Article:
Graph 1: Alibaba’s share price following the suspension of the IPO [28]


What is Ant?

In 2004, Ant Group was officially founded under the moniker Alipay, a 3rd party online payment tool created by Alibaba that acted as an escrow service to connect buyers and sellers on its digital marketplace Taobao, in response to eBay entering the Chinese market [9]. It quickly grew into the dominant digital payment platform in China, and now has over 1 billion active users annually and over 80 million active merchants monthly, with its total annual digital payment volume exceeding $17.9 trillion [10]. Alipay was spun off from Alibaba in 2011 and rebranded as Ant Financial Services Group in 2014 [11], with Alibaba acquiring a 33% stake in Ant in 2018 [12].


However, Alipay’s market share has been gradually eroded by Tencent’s WeChat, its fiercest competitor in the digital payment market. In the first half of 2020, Tenpay, which owns WeChat Pay and QQ Wallet, occupied 38.8% of the Chinese mobile payment market while Alipay occupied 55.4% [13], a clear paradigm shift from 2015 when it occupied more than three-quarters of the market [26].


Graph 2: The Chinese Mobile Payment Market, 2014-2016 [26]


Graph 3: The Chinese Mobile Payment Market, 2019-2020 [29]


Ant’s transition into a FinTech company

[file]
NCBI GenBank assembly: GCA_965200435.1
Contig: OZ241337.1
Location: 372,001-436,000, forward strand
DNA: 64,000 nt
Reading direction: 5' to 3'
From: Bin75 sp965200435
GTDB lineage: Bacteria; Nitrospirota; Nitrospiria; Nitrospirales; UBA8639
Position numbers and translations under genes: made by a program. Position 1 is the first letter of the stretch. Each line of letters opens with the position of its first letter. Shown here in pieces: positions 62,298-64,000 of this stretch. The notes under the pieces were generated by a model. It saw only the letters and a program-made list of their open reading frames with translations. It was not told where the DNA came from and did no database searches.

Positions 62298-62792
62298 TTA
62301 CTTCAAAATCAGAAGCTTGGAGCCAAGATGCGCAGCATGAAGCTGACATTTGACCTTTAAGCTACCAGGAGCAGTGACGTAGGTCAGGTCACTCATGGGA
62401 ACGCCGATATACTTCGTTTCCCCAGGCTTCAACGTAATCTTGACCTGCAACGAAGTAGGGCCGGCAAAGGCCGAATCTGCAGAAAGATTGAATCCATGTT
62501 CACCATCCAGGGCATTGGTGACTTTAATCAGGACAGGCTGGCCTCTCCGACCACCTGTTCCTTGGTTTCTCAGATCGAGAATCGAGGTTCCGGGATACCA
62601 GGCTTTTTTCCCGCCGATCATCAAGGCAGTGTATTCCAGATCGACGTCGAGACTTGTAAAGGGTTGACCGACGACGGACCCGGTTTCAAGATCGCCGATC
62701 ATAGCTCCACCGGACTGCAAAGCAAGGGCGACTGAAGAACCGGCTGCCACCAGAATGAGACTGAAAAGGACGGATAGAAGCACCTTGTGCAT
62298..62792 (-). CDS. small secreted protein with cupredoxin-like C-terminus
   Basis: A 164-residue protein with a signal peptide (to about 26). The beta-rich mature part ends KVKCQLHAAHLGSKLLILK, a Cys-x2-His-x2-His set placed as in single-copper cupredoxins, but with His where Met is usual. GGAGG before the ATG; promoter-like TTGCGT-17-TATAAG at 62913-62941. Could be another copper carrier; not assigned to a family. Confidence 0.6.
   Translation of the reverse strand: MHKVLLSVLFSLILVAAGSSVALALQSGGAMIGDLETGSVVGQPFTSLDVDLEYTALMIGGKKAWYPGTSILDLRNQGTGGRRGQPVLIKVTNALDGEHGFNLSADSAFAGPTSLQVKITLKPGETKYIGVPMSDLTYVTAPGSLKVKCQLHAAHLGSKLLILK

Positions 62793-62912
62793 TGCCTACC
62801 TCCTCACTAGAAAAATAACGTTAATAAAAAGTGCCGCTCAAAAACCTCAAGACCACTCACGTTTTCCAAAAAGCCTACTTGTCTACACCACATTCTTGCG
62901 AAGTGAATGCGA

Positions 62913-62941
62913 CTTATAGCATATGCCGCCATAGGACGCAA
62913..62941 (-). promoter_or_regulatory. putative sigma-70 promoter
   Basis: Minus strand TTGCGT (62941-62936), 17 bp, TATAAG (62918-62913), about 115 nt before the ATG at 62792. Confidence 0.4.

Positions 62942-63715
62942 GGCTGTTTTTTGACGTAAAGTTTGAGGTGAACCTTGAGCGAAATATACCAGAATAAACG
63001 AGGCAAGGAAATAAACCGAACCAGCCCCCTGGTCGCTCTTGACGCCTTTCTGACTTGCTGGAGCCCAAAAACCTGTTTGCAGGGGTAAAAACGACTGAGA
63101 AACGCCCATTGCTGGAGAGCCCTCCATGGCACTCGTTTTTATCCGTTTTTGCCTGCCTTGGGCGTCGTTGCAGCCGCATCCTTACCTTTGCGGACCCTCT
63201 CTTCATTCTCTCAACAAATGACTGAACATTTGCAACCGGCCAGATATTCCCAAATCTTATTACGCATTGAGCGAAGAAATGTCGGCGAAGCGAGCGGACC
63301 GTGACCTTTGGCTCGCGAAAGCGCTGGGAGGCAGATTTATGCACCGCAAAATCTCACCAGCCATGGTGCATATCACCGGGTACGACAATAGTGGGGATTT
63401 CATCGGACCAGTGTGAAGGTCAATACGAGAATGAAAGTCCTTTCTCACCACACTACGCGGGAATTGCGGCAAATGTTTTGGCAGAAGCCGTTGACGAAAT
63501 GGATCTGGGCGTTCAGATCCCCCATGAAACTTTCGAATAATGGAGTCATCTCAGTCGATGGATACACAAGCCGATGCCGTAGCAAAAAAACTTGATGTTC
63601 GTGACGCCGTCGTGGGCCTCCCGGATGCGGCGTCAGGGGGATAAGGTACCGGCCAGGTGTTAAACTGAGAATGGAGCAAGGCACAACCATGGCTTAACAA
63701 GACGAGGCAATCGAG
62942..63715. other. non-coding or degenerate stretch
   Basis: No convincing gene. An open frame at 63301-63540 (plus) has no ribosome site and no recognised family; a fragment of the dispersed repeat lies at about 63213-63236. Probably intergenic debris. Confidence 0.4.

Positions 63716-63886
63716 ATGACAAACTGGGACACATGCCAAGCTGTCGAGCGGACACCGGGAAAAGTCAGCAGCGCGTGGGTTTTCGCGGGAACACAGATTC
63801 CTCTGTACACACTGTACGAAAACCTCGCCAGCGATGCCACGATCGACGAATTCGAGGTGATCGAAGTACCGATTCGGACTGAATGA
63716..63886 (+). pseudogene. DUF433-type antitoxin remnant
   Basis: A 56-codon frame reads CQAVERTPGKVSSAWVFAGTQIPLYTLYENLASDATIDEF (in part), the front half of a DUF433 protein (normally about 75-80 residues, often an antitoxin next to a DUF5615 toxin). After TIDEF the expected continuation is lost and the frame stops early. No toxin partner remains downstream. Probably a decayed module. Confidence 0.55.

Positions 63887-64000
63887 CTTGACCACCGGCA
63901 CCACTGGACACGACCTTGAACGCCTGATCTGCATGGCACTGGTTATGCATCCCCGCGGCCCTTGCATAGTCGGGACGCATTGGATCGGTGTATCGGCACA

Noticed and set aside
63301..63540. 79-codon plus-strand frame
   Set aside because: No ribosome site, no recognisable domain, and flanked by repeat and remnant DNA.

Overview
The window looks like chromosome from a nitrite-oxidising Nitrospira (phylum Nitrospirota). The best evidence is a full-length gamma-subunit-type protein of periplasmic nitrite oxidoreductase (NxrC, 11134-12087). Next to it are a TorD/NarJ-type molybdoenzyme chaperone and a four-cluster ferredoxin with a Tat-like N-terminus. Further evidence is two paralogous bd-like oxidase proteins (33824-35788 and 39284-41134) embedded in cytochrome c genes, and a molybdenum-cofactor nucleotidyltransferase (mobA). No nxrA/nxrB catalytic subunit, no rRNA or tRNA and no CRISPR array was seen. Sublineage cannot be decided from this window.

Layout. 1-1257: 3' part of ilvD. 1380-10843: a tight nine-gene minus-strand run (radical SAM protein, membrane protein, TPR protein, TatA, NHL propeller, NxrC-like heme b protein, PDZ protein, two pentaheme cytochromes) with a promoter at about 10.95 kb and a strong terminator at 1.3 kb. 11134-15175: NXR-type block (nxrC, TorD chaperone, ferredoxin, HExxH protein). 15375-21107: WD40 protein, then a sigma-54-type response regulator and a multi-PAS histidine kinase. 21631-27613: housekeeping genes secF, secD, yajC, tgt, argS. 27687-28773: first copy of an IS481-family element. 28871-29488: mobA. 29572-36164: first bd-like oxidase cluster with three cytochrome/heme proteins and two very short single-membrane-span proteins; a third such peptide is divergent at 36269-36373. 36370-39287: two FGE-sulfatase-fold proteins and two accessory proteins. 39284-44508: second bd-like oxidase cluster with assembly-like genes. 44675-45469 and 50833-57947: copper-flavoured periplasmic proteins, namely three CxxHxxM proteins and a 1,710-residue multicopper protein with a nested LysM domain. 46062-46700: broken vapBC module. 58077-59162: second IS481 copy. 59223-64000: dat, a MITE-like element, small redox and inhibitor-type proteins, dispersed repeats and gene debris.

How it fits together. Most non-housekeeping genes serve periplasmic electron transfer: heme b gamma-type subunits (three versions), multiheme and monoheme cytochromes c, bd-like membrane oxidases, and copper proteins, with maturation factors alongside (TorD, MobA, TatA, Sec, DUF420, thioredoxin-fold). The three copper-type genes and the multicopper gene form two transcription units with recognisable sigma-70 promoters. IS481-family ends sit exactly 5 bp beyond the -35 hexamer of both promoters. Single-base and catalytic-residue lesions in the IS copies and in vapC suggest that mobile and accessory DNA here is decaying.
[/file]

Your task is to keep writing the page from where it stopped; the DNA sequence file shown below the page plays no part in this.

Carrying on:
Although Alipay has experienced a stable increase in market share over the last five quarters, Chinese consumers are increasingly favouring WeChat Pay for retail payments. In fact, WeChat Pay amassed over 800 million monthly active users in the fourth quarter of 2019 [30], even exceeding Alipay’s total of 711 million [10]. Indeed, Alipay’s continued dominance of the mobile payment market can mostly be attributed to its earlier introduction in 2004, a full nine years before Tenpay. Conversely, WeChat Pay’s surge in popularity likely stems from its seamless integration within the WeChat app, China’s largest social media platform. WeChat Pay comes pre-installed as part of the WeChat app on the majority of smartphones in China, allowing users to access a plethora of complementary services. In 2018, Walmart stores in Western China even replaced Alipay with WeChat Pay, explaining that “WeChat Pay is widely accepted and trusted in China”, exemplifying the sheer influence that WeChat possesses in the region [31]. Additionally, the Chinese government implemented new regulations requiring Alipay to deposit their funds in a low-interest custodial account, preventing them from reinvesting funds in idle accounts for capital usage [14].